Despite its recent economic progress, India remains a very poor country. It has the largest proportion of the global poor (30%) and around 24% of the global population who have no access to electricity (304 million). About 30% of the world’s population relying on solid biomass (wood and dried animal dung) for cooking live there. Ninety-two million Indians lack access to safe drinking water. About 363 million Indians live in desperate poverty, lacking most of the things that people living in Canada take for granted. The country faces an immense infrastructure deficit. In short, it has many priorities for its population other than reducing GHG emissions.

Energy & Emission Trends

According to the British Petroleum Review of World Energy, in 2016 India consumed 724 million tonnes of oil equivalent (Mtoes) in primary energy. Consumption was divided among coal, with 412 million Mtoes (57%); oil, with 213 million Mtoes (29%); natural gas, with 45 million Mtoes (6%); hydro-electricity, with 29 million Mtoes (4%); biomass and other renewables, with 17 million Mtoes (2%); and nuclear energy with 9 million Mtoes (1%).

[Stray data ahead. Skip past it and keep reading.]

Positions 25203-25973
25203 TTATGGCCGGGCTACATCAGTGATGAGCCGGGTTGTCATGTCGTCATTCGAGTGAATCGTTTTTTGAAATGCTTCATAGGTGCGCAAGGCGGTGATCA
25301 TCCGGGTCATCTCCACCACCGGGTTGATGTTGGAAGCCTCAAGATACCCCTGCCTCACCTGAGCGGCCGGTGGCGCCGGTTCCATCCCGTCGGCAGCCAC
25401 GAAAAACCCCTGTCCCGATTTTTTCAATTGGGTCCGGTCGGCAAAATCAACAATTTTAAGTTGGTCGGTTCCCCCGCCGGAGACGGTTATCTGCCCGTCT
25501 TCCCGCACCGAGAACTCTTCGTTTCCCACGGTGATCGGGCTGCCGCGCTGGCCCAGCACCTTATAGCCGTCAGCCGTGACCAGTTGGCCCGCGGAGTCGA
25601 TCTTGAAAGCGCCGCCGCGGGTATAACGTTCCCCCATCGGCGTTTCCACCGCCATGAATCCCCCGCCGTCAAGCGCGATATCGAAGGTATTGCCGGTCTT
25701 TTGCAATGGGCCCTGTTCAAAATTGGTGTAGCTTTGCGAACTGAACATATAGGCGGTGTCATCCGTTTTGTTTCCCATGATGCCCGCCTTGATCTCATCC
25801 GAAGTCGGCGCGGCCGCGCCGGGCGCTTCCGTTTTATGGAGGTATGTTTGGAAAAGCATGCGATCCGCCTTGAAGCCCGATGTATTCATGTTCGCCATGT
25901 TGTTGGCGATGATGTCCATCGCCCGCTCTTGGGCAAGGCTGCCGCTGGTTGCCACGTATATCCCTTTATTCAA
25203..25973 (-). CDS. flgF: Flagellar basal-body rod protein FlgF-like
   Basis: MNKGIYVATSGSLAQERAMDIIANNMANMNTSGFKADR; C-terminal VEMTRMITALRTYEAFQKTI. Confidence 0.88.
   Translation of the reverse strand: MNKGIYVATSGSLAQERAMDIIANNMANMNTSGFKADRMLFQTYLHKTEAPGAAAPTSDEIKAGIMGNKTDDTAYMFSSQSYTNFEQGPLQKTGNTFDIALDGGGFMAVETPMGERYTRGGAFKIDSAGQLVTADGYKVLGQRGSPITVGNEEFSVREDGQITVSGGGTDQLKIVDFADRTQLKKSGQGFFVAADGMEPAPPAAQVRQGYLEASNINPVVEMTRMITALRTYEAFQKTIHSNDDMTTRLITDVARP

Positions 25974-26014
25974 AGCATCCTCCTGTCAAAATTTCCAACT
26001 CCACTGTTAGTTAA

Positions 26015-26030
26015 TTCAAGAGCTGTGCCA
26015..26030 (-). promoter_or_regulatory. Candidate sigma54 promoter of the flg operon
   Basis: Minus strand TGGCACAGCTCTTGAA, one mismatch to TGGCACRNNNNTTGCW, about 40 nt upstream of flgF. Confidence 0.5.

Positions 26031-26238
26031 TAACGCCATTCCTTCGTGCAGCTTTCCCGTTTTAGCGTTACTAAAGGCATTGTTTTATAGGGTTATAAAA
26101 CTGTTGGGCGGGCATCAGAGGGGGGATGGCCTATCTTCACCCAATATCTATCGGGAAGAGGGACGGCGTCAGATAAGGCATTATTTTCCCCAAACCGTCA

Over the period 2006 to 2016, primary energy consumption grew from 414 million Mtoes to 724 Mtoes, an increase of 75%.

Coal has experienced the lion’s share of the growth in energy use. Coal consumption grew from 219 Mtoes in 2006 to 412 Mtoes in 2016, an increase of 193 Mtoes, or 88%. Over that period, new coal plants entering production added 143 gigawatts (GW) of generating capacity. In 2015, India surpassed the United States to become the second largest coal consumer in the world (after China).

This promises to continue well into the future. Sixty-five gigawatts (GW) of coal-fired generation are now under construction, with an additional 178 GW in the planning stage. A recent press report noted that India’s construction of new coal plants and other generation capacity has gotten ahead of current demand projections, and that 13.7 GW of planned capacity additions have been cancelled While this was treated as news that India had forsaken coal for solar energy, it only meant that about 8% of the planned construction has been deferred. A massive expansion continues.